Nevada’s Assembly Bill No. 179 expands the definition of “personal information” subject to Nevada’s data security, encryption, and breach notification requirements to include online account credentials, medical identification number, health insurance identification number, and driver authorization card number.
The Nevada amendment is unique due to its expansion of Nevada’s already significant encryption requirement, which mandates encryption of personal information transferred electronically outside of the business for companies doing business in the state that are not subject to the Payment Card Industry Data Security Standards (“PCI-DSS”). Nevada continues to require companies that accept payment cards to comply with PCI-DSS, including its encryption obligations. As such, companies that do not accept payment cards are subject to different, and in some ways more burdensome, encryption requirements under Nevada law than those that do accept credit and debit cards. For these companies, Nevada now sets a new standard for state encryption requirements of general applicability by mandating encryption of online account credentials, medical identification number, health insurance identification number, and driver authorization card number – personal data not subject to the encryption obligations under Nevada’s existing law or the Massachusetts data security regulations.
Further, in addition to encryption, the Nevada amendment requires “reasonable” data security, as well as breach notification, for this expanded set of personal information. With respect to breach notification, AB 179 follows a trend started by California in 2013, as reported here, in requiring notice for breach of online account credentials. Unlike California, however, Nevada does not allow for an alternative notification format option with respect to breaches of online account credentials. Assembly Bill 179, which took effect July 1, 2015, requires compliance with the new obligations by July 1, 2016.
Connecticut recently amended its breach notification statute pursuant to Public Act No. 15-142, effective October 1, 2015, to require that breached entities offer “appropriate identity theft prevention services and, if applicable, identity theft mitigation services” to affected Connecticut residents whose Social Security numbers were exposed in the breach. The Connecticut amendment requires such offering at no cost for a period of not less than 12 months, although a representative of the Connecticut Attorney General’s Office has publicly indicated that they will continue to expect two years of the identity theft prevention services when Social Security numbers are compromised. Public Act 15-142 further specifies that the breached entity must provide affected individuals with “all information necessary for such resident to enroll in such service or services and shall include information on how such resident can place a credit freeze on such resident's credit file.”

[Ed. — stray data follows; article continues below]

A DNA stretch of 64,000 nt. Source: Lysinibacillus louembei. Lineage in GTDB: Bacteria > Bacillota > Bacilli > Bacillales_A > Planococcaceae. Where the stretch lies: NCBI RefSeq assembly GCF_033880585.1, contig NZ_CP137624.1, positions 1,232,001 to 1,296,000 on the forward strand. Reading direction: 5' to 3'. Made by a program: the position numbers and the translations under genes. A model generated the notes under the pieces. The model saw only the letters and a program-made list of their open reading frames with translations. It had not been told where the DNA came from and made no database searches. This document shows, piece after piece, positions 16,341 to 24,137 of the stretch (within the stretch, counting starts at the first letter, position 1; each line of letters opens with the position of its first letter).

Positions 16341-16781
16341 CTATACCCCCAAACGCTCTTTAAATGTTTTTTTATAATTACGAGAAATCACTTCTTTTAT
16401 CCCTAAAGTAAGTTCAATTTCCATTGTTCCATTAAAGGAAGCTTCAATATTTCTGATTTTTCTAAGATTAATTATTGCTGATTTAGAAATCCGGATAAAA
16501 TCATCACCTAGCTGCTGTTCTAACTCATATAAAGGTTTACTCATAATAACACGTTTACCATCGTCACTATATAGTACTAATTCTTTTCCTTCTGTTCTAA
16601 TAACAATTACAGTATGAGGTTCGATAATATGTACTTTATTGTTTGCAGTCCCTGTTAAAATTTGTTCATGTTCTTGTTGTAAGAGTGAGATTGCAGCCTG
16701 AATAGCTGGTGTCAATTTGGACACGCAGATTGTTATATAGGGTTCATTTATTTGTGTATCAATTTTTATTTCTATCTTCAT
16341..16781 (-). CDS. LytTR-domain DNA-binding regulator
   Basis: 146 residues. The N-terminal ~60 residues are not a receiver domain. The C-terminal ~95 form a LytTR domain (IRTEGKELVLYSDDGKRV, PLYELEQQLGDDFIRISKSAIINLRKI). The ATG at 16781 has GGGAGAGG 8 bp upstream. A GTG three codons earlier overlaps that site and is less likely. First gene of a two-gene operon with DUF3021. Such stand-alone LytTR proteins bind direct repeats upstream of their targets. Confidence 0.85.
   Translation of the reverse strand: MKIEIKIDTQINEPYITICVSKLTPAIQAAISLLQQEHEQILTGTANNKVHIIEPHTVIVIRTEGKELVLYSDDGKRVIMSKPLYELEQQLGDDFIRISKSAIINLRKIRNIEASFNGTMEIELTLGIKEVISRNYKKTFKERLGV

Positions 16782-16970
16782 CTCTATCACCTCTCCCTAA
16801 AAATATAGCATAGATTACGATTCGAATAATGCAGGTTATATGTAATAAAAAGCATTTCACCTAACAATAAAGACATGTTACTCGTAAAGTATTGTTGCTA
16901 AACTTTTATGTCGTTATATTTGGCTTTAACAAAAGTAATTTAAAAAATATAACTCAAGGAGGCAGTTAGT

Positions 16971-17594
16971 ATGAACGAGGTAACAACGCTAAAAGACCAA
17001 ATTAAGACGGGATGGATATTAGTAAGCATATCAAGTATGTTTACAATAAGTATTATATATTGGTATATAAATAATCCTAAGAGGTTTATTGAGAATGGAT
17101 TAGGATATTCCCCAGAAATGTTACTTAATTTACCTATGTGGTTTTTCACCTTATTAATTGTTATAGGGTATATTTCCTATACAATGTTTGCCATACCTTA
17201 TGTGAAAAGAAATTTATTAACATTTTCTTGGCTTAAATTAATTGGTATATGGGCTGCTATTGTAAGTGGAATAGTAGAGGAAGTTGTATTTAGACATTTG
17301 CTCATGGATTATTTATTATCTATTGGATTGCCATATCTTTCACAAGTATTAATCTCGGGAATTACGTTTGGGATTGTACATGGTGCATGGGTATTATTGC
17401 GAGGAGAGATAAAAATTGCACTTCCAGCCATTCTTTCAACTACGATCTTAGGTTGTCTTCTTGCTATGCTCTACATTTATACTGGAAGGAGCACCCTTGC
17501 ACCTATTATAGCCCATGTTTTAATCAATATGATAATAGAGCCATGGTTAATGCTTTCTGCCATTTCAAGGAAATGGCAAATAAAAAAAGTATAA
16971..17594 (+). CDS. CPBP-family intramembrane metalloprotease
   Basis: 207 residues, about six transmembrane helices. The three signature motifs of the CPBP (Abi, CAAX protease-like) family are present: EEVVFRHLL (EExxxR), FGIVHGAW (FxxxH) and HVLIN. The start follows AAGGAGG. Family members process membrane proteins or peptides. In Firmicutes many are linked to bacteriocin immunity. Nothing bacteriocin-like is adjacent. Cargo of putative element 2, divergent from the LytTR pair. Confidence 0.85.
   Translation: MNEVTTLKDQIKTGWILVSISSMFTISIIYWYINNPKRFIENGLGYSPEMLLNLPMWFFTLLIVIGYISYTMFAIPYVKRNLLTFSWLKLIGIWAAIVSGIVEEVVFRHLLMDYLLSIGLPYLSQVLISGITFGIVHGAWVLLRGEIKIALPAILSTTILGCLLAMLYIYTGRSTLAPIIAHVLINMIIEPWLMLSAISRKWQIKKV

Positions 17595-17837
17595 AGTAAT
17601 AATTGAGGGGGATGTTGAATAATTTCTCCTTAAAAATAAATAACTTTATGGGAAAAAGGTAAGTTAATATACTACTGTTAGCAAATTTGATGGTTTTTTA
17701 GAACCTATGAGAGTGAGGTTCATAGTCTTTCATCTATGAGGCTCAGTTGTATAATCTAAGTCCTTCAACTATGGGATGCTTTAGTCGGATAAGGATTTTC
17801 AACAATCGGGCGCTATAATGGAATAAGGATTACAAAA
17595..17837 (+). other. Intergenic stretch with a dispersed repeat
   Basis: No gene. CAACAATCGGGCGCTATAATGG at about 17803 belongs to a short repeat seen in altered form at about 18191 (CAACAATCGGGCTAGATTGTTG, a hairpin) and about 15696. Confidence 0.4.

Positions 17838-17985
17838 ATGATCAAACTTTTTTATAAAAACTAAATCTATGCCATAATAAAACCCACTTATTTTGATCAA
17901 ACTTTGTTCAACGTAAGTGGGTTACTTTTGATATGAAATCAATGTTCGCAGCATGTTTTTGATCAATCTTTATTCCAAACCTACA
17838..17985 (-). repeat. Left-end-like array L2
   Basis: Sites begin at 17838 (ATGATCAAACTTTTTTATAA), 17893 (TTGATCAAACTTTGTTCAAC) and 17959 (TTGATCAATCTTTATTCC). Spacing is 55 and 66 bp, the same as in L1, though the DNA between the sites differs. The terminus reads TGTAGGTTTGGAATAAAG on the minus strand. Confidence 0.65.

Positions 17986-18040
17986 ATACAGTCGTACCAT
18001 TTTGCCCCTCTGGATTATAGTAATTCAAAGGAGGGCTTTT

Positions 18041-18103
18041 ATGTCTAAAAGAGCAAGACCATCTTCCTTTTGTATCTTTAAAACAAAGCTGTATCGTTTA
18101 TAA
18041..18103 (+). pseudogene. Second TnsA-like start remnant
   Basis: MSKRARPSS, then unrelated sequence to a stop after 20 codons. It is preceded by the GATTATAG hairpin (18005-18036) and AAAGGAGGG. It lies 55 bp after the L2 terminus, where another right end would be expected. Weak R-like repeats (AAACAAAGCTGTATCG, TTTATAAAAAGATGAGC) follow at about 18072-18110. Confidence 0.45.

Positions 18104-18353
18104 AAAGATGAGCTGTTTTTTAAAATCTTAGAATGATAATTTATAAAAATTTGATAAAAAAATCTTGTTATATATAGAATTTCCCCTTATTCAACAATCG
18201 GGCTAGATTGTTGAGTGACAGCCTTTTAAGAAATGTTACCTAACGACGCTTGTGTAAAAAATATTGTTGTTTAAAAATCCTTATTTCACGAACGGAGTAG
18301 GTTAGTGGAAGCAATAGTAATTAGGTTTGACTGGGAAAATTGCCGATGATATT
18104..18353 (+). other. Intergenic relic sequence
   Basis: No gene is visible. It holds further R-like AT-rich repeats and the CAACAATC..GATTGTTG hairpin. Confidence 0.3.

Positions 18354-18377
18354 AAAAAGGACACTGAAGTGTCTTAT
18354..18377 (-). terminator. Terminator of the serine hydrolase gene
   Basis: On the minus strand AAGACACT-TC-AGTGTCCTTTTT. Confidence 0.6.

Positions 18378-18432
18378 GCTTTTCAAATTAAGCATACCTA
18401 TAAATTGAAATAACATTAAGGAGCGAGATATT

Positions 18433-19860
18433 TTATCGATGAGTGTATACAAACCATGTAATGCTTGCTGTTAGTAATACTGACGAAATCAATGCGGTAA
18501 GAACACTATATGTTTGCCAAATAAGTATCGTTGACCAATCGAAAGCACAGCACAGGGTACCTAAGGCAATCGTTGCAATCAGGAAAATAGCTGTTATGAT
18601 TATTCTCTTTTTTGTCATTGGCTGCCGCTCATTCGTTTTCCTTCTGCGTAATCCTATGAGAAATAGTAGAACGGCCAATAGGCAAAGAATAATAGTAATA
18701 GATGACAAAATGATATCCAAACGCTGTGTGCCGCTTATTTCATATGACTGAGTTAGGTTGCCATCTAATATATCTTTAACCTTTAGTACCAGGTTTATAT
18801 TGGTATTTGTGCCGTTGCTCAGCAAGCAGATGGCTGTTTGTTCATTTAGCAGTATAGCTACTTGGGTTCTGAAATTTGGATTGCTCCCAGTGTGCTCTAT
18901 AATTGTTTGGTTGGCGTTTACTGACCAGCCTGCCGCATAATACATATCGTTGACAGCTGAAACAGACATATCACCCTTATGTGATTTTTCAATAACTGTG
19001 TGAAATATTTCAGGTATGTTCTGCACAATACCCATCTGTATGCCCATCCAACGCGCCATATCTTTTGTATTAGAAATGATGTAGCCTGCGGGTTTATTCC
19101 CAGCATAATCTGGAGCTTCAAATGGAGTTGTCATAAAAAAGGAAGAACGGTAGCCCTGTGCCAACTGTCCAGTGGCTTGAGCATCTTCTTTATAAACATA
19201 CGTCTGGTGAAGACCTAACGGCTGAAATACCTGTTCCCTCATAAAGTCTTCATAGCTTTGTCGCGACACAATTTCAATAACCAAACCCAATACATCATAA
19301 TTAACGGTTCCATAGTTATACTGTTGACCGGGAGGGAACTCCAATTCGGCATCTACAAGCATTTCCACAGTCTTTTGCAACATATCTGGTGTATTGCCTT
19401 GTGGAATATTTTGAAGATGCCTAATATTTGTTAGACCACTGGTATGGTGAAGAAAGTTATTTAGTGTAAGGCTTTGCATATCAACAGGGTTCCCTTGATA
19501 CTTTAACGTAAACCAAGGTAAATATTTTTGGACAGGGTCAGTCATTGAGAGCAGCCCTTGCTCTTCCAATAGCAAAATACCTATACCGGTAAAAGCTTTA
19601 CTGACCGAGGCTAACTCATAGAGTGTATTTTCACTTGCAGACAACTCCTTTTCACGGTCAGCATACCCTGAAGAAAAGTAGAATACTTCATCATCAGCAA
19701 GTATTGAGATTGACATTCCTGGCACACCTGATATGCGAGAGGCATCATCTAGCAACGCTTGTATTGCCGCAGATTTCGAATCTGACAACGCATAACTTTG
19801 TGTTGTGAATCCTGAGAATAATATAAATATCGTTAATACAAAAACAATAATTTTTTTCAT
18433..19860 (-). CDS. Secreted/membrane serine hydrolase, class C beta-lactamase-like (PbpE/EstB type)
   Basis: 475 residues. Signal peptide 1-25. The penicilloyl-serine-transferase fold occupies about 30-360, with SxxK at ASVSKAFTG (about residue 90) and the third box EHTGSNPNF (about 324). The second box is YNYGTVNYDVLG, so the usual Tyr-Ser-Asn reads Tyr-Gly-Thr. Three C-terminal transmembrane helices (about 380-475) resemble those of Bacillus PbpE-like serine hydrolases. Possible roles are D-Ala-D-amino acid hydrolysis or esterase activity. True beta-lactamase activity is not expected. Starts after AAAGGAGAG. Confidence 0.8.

Connecticut’s amendment follows a similar amendment to California’s breach notification law, reported here, arguably requiring by statute an offering that has been expected, and generally offered, in connection with breaches exposing Social Security numbers or other information particularly at risk for identity theft, for some time. Public Act 15-142 also limits the “without unreasonable delay” standard for notification letters to no more than 90 days after discovery of a breach, unless a shorter time is required by federal law, and imposes new requirements that health insurance companies must maintain a comprehensive information security program, and certify that it complies with such requirement. New information security requirements are also imposed on state contracting agencies and their contractors.
Theodore P. Augustinos is a Partner in Locke Lord’s Hartford office. He can be reached at email@example.com.
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